Near-sighted? Smart Glasses on the Horizon Offer Hope | Inquirer

Near-sighted? Smart Glasses on the Horizon Offer Hope

/ 08:01 AM May 15, 2023

In an era of continuous technological advancements, near-sighted individuals may soon find a reason to rejoice. Breakthroughs in smart glasses that can reduce sight loss are emerging as a promising solution.

Scientists have developed a new set of lenses against nearsightedness or myopia. It is an eye condition where far objects look blurry.

The scientists design smart glasses to compare the light-focused attributes of special eyeglasses lenses intricately. Once fully developed, this major breakthrough will pave the way for more treatment options.

Myopia is becoming prevalent nowadays. In the US, almost 41.6% of the population are nearsighted individuals. This is a significant increase from 25% in 1971.

What Causes Myopia?

Near-Sighted? Smart Glasses on the Horizon Offer Hope
This eye condition happens when the eyeballs grow longer. It becomes an oval-shaped instead of a standard round shape.

Due to the irregularity in the eyeballs’ shape, it changes the way the light hits the retina. These eye cells are sensitive to the light at the back of the eye. Retina sends the visuals we see to the brain.

Moreover, the elongated eyeball prompts light to focus in front of the retina. It means that near objects are clear while distant objects are blurry.

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It is still unclear how myopia occurs. Some of the culprits may be genes and environmental factors, considering the increase in cases these past years.

One suspected cause is a little time spent outdoors. Considering the modern era, with almost everybody always locked on their phones and gadgets, natural outdoor lights may prevent the development of myopia.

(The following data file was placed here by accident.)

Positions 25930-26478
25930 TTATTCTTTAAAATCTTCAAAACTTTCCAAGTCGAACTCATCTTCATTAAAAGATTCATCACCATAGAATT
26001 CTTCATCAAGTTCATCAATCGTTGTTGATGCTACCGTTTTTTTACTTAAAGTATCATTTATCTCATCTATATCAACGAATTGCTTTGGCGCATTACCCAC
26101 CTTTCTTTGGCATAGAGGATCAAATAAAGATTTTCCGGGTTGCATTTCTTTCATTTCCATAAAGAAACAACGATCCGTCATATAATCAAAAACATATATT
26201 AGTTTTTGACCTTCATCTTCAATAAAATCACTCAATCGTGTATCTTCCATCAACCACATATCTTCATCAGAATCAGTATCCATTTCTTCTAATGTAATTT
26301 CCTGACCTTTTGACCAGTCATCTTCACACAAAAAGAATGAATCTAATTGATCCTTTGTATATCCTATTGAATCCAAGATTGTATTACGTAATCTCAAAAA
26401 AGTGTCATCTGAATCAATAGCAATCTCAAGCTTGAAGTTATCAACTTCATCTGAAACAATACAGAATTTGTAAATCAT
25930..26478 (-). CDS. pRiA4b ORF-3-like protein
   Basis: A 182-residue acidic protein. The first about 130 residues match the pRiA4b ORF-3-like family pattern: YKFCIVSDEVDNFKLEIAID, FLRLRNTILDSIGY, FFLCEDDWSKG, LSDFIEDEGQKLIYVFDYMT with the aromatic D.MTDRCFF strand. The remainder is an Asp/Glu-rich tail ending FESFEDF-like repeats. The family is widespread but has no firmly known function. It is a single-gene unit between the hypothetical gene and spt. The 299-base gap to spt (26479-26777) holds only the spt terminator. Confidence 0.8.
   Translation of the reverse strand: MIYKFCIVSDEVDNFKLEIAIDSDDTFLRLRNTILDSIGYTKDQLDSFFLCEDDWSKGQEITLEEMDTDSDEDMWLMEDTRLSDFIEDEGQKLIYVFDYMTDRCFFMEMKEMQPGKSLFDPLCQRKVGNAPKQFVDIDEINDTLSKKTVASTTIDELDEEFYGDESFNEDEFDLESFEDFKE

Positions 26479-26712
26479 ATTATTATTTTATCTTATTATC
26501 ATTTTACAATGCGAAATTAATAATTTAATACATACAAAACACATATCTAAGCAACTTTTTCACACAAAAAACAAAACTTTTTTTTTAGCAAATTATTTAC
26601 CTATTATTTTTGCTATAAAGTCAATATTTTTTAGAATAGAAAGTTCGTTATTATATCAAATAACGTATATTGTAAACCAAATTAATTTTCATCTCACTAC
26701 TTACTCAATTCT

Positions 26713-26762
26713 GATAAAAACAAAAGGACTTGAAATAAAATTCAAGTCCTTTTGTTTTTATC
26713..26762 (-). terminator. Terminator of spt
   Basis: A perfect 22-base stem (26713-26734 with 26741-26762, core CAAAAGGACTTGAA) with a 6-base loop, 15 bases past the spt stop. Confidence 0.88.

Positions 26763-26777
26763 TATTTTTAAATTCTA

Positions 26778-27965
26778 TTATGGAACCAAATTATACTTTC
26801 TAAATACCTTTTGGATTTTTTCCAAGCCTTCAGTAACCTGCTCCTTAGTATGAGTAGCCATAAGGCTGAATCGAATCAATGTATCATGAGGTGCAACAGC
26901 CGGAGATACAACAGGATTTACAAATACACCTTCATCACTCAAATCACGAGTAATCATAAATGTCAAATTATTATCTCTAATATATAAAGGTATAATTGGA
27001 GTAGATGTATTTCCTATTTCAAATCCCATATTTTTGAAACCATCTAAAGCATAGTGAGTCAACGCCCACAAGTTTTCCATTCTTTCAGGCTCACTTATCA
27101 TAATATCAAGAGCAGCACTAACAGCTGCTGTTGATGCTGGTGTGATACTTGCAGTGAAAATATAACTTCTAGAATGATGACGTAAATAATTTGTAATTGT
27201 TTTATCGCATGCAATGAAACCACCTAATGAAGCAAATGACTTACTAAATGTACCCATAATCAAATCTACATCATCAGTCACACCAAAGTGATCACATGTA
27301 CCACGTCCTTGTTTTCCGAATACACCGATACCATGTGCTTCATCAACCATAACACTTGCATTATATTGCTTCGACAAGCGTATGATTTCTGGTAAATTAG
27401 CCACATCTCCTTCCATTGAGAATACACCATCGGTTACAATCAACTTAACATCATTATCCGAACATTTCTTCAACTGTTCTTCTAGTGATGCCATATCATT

These bright lights outside trigger the release of dopamine from the retina. It is a chemical that may stop eye lengthening. It could be a concern as most people nowadays prefer to stay indoors and focus on their phones or read for extended periods.

Slowing or totally stopping myopia has been under the lenses of researchers. Glasses and special contact lenses could help, but they’re unsuitable for all, especially children.

What are the latest advancements in smart glasses for nearsighted individuals?

What are the latest advancements in smart glasses for near-sighted individuals?
The study’s lead author from the University of Tubingen in Germany, Dr. Augusto Arias-Gallego, said that a more profound knowledge of the connection between the optical attributes of lenses designed for myopia and their efficiency in real-life applications could result in more effective treatment choices.

He further posed that these advancements could benefit millions of children. Dr.Augusto also added these are vital to understanding how these lenses function.

The number of near-sighted individuals is increasing worldwide, especially among kids. A Victoria Advocate report says that half of the global population will be nearsighted by 2050 if the trend won’t stop.

Furthermore, specialized lenses show potential solutions to keep this from happening. It is significant for teens and children who experience progression in near-sightedness as they grow old.

The process that Optic describes measures lens performance under real-life viewing. It also observes the light-focusing characteristics of different lenses that can potentially slow down Myopia’s development.

These lenses that classify retinal signals are clinically tested. Scientists believe they can slow the eyeball’s growth, thus preventing it from becoming elongated.

These lenses use different types of mechanisms, like micro diffusers of microlenses. These manage the image properties of the retina while correcting the central vision.

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The lead author said, “Therefore, we developed a new instrument that can measure the lens’s optical response to different illumination angles while reproducing the myopic eye’s pupil and refractive errors.”

The device incorporates an illumination source attached to an arm that rotates on the surrounding lenses. After the light passes through them, a rotating mirror prompts it to a spatial light modulator (SLM).

It comprises small liquid crystal cells that adjust the light with high spatial resolution. Through this observation, the researchers could recreate factual distortions produced by various illumination angles for specific types of myopic eyes.

The scientists characterized the lenses using single-wavelength light to clarify the findings of the image properties. Furthermore, the researchers are working on using the device and including sources with different wavelengths.

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TAGS: eye, eyeglasses, scientific research, Trending
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